Swearing Out Loud at Work or Online
Is there ever a good time to curse out loud? Is swearing at work, in public, and online still considered taboo? Join the discussion on whether or not bad language is ever acceptable at work.
When is it, or isn't it, OK to swear in public? Are we moving towards a greater acceptance of swearing in more and more public forums? Or will the trend soon pass? This article explores modern-day usage of swear words and opens the floor for discussion on the use of swear words in our own presentations, blogs or commercial or artistic performances. Add your thoughts to the discussion.
When is it or isn't it appropriate to swear out loud?
I consider myself open-minded when it comes to language usage, particularly as it pertains to creative self-expression. Poetry, song lyrics, spoken word, even stand-up comedy -- in each of these mediums, words are deliberately selected by the artist to convey various abstract and concrete ideas. Swear words and expletives may be laced throughout a performance piece to create feelings of tension, anger, rage or disgust.
Carefully structured phrases, even those with swear words in them, can mean the difference between an artist sounding authentic or just sounding like a loud-mouth boor.
But beyond artistic expression there are some other places where the use of swear words and profanities seems to be growing in popularity.
Pseudo-profanities and implied swearing on television
I was watching television recently and a commercial for a brand of healthy frozen foods came on. It featured Jane Lynch, the cantankerous coach on the popular show Glee. At the end on the segment Lynch said “It’s about frickin’ time” in relation to an improvement made to the product. The little old lady in me sat up and said, “Wait a minute! Did she just say frickin’?” which we all know is a supposedly acceptable way of using the F-word.
In another series of commercials for Frank’s Red Hot, a grandmotherly looking senior is bleeped out as she says, “I put that *bleep* on everything.” There are other commercials that have also followed this trend of pseudo-profanities and implied swearing on TV.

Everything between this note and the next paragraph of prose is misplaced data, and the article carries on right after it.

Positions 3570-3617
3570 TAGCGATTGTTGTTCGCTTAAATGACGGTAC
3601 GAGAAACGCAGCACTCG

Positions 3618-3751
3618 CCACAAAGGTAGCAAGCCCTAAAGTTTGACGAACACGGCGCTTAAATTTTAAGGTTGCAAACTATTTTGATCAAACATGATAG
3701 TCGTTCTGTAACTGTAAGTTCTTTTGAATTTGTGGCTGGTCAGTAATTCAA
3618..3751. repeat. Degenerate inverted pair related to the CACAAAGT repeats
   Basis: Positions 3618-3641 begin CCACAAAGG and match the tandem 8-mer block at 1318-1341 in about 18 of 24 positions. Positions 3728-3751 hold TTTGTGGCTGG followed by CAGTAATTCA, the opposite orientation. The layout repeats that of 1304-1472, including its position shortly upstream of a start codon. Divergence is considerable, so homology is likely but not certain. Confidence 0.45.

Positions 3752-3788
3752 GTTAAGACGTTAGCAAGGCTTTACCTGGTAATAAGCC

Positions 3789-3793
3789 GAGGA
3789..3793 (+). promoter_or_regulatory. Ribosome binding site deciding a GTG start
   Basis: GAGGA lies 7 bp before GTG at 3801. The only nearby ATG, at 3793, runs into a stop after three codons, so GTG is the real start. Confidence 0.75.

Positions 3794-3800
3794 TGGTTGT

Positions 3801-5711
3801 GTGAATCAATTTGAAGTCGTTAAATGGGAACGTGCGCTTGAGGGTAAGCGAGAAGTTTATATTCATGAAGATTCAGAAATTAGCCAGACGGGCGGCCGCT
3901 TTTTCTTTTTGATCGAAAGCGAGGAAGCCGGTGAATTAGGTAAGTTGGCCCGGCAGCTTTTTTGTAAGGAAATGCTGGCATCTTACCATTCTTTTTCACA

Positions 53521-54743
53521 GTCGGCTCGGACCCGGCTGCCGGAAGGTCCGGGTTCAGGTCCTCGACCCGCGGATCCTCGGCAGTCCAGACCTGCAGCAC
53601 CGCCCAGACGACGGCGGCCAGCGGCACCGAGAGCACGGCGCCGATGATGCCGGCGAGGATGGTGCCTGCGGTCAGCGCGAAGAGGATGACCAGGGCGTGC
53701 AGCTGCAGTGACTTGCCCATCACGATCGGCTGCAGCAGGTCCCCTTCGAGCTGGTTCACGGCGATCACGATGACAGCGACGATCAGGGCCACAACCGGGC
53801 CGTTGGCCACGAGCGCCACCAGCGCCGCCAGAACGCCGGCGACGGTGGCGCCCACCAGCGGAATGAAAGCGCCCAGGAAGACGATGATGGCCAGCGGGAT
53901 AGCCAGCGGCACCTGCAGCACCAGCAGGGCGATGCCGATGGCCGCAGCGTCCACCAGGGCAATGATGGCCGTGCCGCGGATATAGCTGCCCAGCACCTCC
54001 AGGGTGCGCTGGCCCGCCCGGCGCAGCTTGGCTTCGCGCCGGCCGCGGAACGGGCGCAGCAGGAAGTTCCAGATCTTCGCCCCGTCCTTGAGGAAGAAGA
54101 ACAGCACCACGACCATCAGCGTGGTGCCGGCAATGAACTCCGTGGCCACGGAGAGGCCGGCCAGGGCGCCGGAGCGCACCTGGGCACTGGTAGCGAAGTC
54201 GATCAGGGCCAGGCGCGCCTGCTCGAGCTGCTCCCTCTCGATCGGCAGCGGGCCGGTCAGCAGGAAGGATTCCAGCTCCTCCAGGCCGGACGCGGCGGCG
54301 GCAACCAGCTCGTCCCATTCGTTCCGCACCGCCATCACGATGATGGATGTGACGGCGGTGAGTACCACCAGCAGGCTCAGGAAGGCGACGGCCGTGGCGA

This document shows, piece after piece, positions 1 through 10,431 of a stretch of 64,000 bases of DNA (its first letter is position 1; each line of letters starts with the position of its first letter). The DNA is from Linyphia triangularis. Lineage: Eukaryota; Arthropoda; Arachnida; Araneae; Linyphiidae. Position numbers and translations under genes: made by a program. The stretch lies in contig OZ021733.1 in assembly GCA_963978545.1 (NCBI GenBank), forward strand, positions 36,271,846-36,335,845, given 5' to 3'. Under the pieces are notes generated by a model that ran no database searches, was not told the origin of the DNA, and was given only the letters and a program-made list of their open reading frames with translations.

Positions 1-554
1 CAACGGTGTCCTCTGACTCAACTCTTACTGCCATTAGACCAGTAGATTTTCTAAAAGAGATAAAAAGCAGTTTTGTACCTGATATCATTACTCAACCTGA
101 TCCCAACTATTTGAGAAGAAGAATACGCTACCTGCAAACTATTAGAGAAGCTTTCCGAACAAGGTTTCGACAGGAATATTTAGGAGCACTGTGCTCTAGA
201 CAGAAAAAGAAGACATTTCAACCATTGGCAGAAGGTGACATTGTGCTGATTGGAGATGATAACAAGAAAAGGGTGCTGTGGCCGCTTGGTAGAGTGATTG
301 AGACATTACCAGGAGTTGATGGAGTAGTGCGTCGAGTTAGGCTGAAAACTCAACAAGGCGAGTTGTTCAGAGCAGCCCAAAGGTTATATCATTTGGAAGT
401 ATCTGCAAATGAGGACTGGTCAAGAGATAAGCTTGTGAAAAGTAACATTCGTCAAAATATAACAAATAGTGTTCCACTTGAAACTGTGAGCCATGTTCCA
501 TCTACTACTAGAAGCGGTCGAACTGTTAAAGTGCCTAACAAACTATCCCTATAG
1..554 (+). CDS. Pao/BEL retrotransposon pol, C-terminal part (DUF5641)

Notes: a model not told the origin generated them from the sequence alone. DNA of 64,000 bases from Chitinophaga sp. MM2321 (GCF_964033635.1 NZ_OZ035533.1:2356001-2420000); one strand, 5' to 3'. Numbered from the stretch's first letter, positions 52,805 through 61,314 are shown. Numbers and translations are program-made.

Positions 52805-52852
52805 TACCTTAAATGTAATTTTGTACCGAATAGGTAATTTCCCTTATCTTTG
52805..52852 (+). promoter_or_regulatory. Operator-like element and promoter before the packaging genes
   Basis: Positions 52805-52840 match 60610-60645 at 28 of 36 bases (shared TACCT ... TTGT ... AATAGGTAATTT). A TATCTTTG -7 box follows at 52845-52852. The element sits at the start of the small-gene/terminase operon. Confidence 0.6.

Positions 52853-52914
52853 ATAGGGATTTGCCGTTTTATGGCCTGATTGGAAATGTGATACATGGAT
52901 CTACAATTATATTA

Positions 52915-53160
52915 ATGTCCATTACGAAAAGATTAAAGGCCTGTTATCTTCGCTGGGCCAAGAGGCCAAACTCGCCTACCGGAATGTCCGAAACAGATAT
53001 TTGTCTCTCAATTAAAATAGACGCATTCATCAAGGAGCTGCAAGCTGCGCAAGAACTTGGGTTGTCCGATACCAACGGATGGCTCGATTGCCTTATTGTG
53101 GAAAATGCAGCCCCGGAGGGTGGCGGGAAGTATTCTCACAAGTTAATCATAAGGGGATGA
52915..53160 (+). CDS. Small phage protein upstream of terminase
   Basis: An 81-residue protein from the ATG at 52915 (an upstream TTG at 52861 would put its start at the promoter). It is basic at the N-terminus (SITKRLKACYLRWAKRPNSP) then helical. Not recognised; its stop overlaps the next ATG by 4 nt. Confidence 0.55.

Swear words and expletives in literature
To me, hearing expletives in a speech and reading expletives in print aren't the same; it's as though the words touch different processing centers in my brain (in fact, I am sure they do). For instance, if I had to listen to Catcher in the Rye as an audio-book, or see it as a performance on stage, I think my understanding of (read: empathy toward) Holden Caulfield and his continuous use of “g*dd*m” would have been dramatically different.
I've tried to reduce profanity but I reduced so much profanity when writing the book that I'm afraid not much could come out. Perhaps we will have to consider it simply as a profane book and hope that the next book will be less profane or perhaps more sacred.— Ernest Hemingway
Swear words in a seminar
Recently at a marketing seminar, I was taken aback when one of the speakers dropped the F-bomb in her presentation: not just once, but twice. Then, as if on cue, her co-facilitator did the same thing. Some might say that in the context of their speech (they were talking about dealing with blog trolls), dropping a few swear words might have been needed to convey feelings of frustration about rude comments on blogs. Still, even in the context of the presentation, hearing expletives from the front of the room was quite jolting for me.
Do you agree with the study that claims people who swear have better vocabularies than those who don't curse?
A recent study done done by two psychologists at the Massachusetts University of Liberal Arts indicates that in spite of what most people have been taught to believe by their teachers and parents, swearing is not a sign of low intelligence. In fact, the researchers found that people who swear often actually have richer vocabularies that those people who use much more modest language.
Swearing on personal blogs
For the most part, I don't get offended when someone let's a swear word slip by on their private blogs. If the swear word isn't used as a personal insult against someone, but rather serves to punctuate an idea without being overly crude, then who am I to get my knickers in a twist about it? Blogs are often used as personal platforms to rant and rave about irritations, things that are unfair and other sundry events that might put someone in a bad mood. What people write on their private blogs is up to them. Short of libeling people or propagating hatred towards others, everyone is left to toe the censorship line on their own.
The foolish and wicked practice of profane cursing and swearing is a vice so mean and low that every person of sense and character detests and despises it.— George Washington
Image Source: Pixabay.com
Have you ever sworn in front of a large audience and then regretted it later?
Instead of this:
© 2012 Sally Hayes